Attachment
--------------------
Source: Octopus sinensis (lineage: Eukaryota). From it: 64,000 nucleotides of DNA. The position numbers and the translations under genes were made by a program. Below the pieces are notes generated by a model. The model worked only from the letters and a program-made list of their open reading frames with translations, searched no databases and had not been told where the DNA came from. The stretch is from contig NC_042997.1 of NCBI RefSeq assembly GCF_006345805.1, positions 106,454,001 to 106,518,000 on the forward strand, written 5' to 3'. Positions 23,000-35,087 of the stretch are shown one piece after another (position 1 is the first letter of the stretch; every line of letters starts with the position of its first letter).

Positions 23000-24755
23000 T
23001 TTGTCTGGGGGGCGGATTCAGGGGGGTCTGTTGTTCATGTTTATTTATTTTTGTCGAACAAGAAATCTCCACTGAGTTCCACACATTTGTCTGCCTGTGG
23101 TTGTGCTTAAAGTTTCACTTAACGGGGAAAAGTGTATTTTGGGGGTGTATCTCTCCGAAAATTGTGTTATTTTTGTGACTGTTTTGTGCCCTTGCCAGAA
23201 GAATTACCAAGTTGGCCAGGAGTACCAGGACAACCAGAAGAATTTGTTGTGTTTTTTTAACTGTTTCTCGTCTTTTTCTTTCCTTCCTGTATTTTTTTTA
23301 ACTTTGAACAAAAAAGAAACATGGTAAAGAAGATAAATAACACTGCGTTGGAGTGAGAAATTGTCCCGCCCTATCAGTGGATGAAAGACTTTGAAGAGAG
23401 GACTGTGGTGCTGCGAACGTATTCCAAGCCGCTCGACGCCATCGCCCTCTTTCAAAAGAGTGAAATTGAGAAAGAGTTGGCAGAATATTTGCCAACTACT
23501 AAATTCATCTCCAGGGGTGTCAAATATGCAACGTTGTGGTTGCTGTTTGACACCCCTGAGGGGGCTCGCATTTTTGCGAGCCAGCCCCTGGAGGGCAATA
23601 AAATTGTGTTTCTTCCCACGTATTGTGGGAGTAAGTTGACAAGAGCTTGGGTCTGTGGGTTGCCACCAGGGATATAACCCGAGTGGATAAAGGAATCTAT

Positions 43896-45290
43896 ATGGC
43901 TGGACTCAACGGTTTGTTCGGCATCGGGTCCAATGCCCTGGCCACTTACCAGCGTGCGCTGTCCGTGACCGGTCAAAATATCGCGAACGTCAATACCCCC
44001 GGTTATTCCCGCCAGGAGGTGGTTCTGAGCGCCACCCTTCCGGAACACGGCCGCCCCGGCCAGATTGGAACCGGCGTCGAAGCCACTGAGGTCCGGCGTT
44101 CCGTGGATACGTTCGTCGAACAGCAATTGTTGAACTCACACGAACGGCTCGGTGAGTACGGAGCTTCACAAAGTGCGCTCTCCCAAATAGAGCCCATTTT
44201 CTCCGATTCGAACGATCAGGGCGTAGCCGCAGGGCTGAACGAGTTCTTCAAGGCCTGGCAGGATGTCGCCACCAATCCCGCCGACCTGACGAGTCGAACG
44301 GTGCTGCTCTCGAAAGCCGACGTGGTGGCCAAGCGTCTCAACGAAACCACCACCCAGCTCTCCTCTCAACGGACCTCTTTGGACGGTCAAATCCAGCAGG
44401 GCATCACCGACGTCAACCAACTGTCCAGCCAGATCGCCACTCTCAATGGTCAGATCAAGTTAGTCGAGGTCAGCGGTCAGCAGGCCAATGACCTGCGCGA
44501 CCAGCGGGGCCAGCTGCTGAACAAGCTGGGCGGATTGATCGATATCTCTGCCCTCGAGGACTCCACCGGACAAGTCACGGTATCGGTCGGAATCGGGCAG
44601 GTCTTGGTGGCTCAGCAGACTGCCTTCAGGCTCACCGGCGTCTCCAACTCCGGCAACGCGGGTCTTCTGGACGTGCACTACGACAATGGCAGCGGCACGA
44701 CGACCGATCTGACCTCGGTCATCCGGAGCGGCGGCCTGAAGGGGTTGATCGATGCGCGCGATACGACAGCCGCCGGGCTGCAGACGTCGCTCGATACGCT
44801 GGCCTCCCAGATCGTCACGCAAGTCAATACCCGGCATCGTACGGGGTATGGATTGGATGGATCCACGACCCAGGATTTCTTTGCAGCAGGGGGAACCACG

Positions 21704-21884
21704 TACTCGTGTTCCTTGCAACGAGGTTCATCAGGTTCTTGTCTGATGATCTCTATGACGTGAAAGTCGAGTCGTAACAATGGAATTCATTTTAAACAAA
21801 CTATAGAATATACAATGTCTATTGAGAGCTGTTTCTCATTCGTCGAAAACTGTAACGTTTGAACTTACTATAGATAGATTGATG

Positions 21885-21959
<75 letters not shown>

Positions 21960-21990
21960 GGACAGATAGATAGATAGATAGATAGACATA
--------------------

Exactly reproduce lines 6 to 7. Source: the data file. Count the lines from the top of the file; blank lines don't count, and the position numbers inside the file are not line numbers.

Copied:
23201 GAATTACCAAGTTGGCCAGGAGTACCAGGACAACCAGAAGAATTTGTTGTGTTTTTTTAACTGTTTCTCGTCTTTTTCTTTCCTTCCTGTATTTTTTTTA
23301 ACTTTGAACAAAAAAGAAACATGGTAAAGAAGATAAATAACACTGCGTTGGAGTGAGAAATTGTCCCGCCCTATCAGTGGATGAAAGACTTTGAAGAGAG